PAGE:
Mexico Energy Reform Update: Key "Secondary Laws" Proposed
President Peña Nieto Sends Senate Laws and Amendments to Bring Private Investment to Oil, Gas and Electricity Industries
- A pivotal step in Mexico's game-changing energy reform process was taken this week when President Enrique Peña Nieto asked the Mexican Senate to pass new energy-related laws and amend existing ones.
- Mexico's sweeping energy reforms involve the exploration and exploitation of oil and gas as well as the generation of electric power, and are designed to end the federal government's energy monopoly and invite private investment.
On December 20, 2013, Mexico's Official Federal Gazette (Diario Oficial de la Federación, which is akin to the Federal Register in the United States) published constitutional reforms modifying articles 25, 27 and 28 of the Mexican Constitution. These "Energy Reforms" will utterly transform the way in which the country handles the exploration and exploitation of oil and gas, as well as the generation of electric power.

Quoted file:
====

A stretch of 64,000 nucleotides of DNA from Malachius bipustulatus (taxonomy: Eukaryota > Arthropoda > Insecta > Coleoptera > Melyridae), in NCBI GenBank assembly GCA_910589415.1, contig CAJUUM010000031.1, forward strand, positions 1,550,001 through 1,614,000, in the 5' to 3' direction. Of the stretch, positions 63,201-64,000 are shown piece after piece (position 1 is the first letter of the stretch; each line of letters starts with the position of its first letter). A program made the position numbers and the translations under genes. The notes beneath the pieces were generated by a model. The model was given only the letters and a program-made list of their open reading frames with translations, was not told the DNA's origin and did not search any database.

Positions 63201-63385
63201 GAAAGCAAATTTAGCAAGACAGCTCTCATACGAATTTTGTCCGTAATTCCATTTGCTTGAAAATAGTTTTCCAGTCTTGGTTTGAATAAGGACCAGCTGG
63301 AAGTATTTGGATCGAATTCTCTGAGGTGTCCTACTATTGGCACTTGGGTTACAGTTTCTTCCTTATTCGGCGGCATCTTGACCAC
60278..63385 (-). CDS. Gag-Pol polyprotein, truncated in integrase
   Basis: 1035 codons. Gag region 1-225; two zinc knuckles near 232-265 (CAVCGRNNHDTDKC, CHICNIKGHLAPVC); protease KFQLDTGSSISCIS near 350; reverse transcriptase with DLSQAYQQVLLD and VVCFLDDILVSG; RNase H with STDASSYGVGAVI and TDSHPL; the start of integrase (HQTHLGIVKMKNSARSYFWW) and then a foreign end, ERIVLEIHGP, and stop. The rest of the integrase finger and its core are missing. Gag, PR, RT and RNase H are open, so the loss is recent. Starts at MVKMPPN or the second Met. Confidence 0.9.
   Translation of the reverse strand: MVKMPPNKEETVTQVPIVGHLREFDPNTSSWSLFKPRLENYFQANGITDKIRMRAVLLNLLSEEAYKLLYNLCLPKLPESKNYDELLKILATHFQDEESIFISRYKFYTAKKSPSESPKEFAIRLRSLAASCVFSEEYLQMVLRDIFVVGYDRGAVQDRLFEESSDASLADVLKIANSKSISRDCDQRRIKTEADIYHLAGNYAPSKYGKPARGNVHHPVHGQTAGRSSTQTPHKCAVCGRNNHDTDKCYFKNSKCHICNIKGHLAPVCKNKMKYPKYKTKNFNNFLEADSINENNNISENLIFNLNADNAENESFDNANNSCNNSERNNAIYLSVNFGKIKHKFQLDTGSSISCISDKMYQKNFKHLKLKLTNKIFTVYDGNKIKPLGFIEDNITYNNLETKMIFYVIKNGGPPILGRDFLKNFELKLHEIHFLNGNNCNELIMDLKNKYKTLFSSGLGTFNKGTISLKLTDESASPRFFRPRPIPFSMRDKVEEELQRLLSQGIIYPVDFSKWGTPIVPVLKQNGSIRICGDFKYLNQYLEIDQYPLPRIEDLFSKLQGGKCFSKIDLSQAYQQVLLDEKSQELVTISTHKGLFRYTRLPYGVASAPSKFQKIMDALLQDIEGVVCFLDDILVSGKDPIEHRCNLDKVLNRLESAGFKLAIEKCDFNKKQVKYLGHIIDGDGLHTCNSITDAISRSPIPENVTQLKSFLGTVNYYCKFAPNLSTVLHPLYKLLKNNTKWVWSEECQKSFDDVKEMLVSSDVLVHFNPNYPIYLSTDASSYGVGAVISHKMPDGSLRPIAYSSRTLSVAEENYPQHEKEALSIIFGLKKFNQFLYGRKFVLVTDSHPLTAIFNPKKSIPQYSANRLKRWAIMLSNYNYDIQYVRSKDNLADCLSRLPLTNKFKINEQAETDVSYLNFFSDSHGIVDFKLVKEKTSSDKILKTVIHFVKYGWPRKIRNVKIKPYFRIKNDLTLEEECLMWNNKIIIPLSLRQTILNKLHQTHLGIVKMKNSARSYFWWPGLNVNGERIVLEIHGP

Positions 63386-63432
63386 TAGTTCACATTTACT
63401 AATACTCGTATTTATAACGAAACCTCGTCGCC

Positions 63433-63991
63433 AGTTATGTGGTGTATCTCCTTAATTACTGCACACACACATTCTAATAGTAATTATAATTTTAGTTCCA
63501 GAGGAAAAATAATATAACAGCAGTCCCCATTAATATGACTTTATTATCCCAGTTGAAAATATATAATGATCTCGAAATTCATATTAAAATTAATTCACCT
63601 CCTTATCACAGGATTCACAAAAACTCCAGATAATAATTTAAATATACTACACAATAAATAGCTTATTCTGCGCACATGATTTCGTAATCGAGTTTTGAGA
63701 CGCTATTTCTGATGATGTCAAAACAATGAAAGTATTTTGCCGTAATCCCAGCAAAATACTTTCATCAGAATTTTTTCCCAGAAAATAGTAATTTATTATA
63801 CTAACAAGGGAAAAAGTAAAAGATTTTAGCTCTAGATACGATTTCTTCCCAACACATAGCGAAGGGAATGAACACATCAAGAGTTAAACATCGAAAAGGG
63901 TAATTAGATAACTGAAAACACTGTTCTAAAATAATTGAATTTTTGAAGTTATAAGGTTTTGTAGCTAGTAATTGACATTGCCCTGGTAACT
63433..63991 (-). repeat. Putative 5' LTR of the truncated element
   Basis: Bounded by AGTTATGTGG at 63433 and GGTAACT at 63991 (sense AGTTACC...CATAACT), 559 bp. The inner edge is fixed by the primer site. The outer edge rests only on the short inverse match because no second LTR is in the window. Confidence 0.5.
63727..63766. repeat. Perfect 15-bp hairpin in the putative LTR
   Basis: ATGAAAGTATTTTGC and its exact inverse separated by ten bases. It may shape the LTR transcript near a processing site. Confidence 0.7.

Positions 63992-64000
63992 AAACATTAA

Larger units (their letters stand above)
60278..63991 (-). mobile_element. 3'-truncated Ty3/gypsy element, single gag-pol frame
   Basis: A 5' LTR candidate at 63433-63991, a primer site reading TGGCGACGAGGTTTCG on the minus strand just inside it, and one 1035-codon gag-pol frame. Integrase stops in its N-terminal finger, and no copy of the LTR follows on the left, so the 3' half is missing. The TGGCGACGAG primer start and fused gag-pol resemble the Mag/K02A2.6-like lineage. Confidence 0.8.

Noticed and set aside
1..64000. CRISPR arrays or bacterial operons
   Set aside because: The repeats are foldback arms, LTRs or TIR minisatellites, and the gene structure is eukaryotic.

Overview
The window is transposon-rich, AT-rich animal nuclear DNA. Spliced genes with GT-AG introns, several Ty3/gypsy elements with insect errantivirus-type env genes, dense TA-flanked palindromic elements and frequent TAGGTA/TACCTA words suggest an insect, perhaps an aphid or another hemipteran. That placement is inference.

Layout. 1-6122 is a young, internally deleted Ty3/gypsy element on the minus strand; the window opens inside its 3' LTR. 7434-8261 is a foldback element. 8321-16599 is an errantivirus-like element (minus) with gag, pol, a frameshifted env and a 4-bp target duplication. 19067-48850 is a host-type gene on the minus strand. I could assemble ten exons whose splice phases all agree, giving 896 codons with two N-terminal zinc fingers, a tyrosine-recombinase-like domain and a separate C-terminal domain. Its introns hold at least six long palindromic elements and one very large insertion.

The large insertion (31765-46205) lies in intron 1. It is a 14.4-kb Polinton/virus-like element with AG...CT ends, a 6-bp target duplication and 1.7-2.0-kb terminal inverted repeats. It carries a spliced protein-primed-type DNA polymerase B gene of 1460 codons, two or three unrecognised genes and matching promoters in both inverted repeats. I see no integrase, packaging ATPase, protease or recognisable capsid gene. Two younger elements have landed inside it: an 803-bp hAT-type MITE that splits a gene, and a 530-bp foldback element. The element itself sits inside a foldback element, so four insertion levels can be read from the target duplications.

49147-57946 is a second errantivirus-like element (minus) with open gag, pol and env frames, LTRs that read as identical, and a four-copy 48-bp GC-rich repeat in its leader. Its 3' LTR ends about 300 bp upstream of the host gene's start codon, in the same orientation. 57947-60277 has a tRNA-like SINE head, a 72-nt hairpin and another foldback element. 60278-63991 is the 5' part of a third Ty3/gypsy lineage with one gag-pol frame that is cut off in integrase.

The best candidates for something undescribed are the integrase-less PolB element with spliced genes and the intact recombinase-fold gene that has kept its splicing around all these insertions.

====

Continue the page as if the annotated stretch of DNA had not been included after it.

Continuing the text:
For the reforms to be finalized, however, "secondary laws" have to be approved. This week, President Enrique Peña Nieto submitted those bills to the Mexican Senate. They propose nine new laws and amendments to 12 current laws that involve the country's energy sector.
New Laws Being Proposed
The new laws the president proposed are Mexico's:
- Hydrocarbon Law
- Electric Industry Law
- Geothermic Energy Law
- Law of the National Agency for the Industrial Safety and Environmental Protection of the Hydrocarbon Sector
- Pemex Law
- Federal Energy Commission Law
- Law for the Regulatory Entities of the Energy Sector
- Hydrocarbon Incomes Law
- Mexican Oil Fund for the Stabilization and Development Law
Laws to Be Amended
The existing laws the president seeks to amend are Mexico's:
- Foreign Investment Law
- Mining Law
- Public Private Partnership Law
- National Waters Law
- Federal Law of Public Entities and Organizations
- Government Procurement, Leasing and Services Law
- Public Works and Related Services Law
- Federal Government Organizational Law
- Federal Governmental Fees and Charges Law
- Tax Coordination Law
- Federal Budget and Treasury Accountability Law
- General Public Debt Act
For details regarding this week's development, or information having to do with Mexico's energy reforms and how they might affect your business, please contact the authors.